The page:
Before we examine these questions further, some background will help provide context. Los Angeles is the sixth most racially-segregated metropolitan area in the United States. This high level of residential segregation, combined with the unequal distribution of resources across communities, creates a system that has deeply harmful socioeconomic implications for already-marginalized groups.
For example, a child born today in a neighborhood in south L.A. County (Westmont) can expect to live nearly 14 years less than a child born in a community in west L.A. county (Malibu). Moreover, neighboring cities in the county experience stark economic disparities that reflect deep racial inequalities. Inglewood, in southwestern L.A. County, is the second most segregated American city. 40% of its residents are Black (4% are white), and the median salary is $58K annually, with 15% of residents living below the poverty line. Meanwhile, in nearby Santa Barbara, the city’s population is 56% white (and 2% Black), residents have a median income of $82K per year, and 12% of the residents live below the poverty line.
L.A. County’s planning team is charged with designing processes and practices to interrupt these longstanding housing patterns that, among other consequences, create a lower life expectancy for many youth of color and exacerbate economic hardship for historically marginalized communities. In California, the Housing Element is a local community’s primary means to engage in long-term comprehensive planning around housing needs. California law requires local communities to update the Housing Element of their General Plan — a broader blueprint for the locality’s growth that addresses eight issue areas, including housing — at least once every eight years. In 2018, California’s legislature codified AFFH and formally integrated it into the Housing Element planning process for all updates due on or after January 1, 2021.
Los Angeles County, America’s most populous county, is comprised of 88 cities with a combined population of 10.1 million people. The cities within the county pursue their own General Plans with citywide Housing Elements, so the focus of the County’s Housing Element — and of the AFFH planning process within it — was on the unincorporated areas inside the county. Los Angeles County launched its latest planning effort to update its Housing Element in 2021. And, in a 2020 letter to HUD providing comment on the AFFH rule, the county made its enduring commitment to affirmatively furthering fair housing clear:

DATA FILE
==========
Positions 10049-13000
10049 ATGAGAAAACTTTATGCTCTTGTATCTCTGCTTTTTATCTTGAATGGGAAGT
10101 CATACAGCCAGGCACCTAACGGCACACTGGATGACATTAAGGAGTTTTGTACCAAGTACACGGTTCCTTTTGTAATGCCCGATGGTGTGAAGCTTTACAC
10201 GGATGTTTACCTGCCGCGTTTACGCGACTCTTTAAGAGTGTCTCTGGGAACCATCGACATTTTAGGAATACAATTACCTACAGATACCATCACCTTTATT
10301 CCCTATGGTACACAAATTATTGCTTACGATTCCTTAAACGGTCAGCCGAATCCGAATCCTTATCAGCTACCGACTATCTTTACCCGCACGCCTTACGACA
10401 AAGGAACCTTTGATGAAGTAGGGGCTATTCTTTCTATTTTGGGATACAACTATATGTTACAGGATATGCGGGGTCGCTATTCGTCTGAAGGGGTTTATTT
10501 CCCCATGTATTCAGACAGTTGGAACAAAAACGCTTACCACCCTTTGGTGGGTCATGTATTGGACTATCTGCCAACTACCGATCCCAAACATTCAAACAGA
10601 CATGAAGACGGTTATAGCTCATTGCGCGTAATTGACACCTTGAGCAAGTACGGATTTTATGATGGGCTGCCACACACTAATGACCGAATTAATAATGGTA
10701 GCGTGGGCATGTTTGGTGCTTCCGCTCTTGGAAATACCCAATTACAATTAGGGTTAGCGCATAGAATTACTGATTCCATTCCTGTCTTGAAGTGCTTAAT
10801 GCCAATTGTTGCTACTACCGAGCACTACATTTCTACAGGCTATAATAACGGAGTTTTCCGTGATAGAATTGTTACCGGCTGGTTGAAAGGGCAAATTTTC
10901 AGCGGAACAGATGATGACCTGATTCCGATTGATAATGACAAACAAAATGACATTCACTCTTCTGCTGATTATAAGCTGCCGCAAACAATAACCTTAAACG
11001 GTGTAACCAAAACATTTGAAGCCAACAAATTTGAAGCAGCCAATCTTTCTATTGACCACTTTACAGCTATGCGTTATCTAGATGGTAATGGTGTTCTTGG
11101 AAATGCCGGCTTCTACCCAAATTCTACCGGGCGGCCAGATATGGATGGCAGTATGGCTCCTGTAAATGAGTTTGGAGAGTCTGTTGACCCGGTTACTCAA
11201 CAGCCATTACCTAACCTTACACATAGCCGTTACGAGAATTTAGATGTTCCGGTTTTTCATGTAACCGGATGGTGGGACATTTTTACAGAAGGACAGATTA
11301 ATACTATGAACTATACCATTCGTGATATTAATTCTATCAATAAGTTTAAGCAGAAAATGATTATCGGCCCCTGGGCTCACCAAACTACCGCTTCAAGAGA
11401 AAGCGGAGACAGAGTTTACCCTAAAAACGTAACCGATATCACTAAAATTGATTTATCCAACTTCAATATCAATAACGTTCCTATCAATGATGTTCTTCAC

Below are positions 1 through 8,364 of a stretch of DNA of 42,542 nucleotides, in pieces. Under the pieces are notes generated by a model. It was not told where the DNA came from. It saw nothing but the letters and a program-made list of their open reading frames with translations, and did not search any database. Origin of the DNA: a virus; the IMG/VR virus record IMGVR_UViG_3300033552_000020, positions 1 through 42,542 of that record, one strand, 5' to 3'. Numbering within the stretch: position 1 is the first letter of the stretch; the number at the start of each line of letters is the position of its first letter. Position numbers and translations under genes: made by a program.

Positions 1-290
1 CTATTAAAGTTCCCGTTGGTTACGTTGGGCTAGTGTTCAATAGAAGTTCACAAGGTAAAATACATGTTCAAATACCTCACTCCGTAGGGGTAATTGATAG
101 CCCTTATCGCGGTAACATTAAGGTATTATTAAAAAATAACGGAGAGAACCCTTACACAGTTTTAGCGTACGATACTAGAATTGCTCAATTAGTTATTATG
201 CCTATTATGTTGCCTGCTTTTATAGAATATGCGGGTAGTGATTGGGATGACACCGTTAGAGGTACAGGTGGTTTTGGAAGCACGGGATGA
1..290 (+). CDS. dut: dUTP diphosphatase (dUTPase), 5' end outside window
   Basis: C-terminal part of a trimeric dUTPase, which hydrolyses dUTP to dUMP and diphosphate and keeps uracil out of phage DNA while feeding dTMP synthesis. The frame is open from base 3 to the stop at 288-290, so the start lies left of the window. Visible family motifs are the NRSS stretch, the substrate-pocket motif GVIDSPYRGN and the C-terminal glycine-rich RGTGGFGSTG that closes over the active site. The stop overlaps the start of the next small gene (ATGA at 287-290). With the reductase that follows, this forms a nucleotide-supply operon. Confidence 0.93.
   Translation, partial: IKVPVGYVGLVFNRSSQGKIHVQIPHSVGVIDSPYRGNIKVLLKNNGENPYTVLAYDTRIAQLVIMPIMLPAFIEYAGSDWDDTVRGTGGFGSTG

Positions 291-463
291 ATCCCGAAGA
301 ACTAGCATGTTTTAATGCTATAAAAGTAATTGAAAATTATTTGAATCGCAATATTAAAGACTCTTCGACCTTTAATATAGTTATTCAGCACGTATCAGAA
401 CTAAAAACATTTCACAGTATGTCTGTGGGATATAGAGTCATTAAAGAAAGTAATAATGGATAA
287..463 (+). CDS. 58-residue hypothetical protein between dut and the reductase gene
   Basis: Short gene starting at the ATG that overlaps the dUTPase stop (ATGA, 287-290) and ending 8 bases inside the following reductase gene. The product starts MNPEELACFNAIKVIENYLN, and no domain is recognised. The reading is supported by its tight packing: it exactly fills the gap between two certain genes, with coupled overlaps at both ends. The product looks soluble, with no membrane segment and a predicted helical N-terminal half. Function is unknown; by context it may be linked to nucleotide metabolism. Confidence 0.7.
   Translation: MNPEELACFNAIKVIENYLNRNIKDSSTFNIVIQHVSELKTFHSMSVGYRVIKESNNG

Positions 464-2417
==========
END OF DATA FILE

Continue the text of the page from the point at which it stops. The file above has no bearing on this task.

“Los Angeles … expressly urges the Department to reinstate the 2015 AFFH rule and Assessment of Fair Housing (AFH) Plan process … The 2015 AFFH rule was a critical and necessary step to assist the federal government to more proactively address and enforce fair housing … The urgency to assist residents with their housing needs and ensure legal protections are provided and protected is of most importance to Los Angeles,” the letter noted. “The city, like the rest of the state, is experiencing a severe shortage of housing units that are affordable to low- and middle-income households. In addition to this challenge, residents are suffering from accessing viable housing options or experiencing difficulties in maintaining their housing due to fair housing violations and existing barriers.”
It continued, “… Although HUD suspended the approval of AFH Plans soon after Los Angeles’ submission, Los Angeles has actively incorporated many of the goals and strategies into its subsequent Five-Year 2018-2022 ConPlan [which directs the investment of federal affordable housing and community development grant dollars] … [And], as the City of Los Angeles embarks upon the planning and development process of the California state-required 2021-2029 Housing Element, the AFH goals and strategies will serve as the focus and core base in the planning efforts for this significant policy document that will help guide the city’s housing needs and growth plans in the new eight-year plan.”
This unwavering commitment was evident from the start during the county’s 2021 Housing Element update process. As Hanuman explains, before this process even began, it was preceded by an analysis to adopt an AFFH implementation plan to analyze fair housing needs that informed the commitments that Los Angeles County eventually included in its Housing Element proposal. Officials sought public input for both plans, and this input played a critical role in their development — an important theme that emerged during both interviews.
Published: Dec. 16, 2022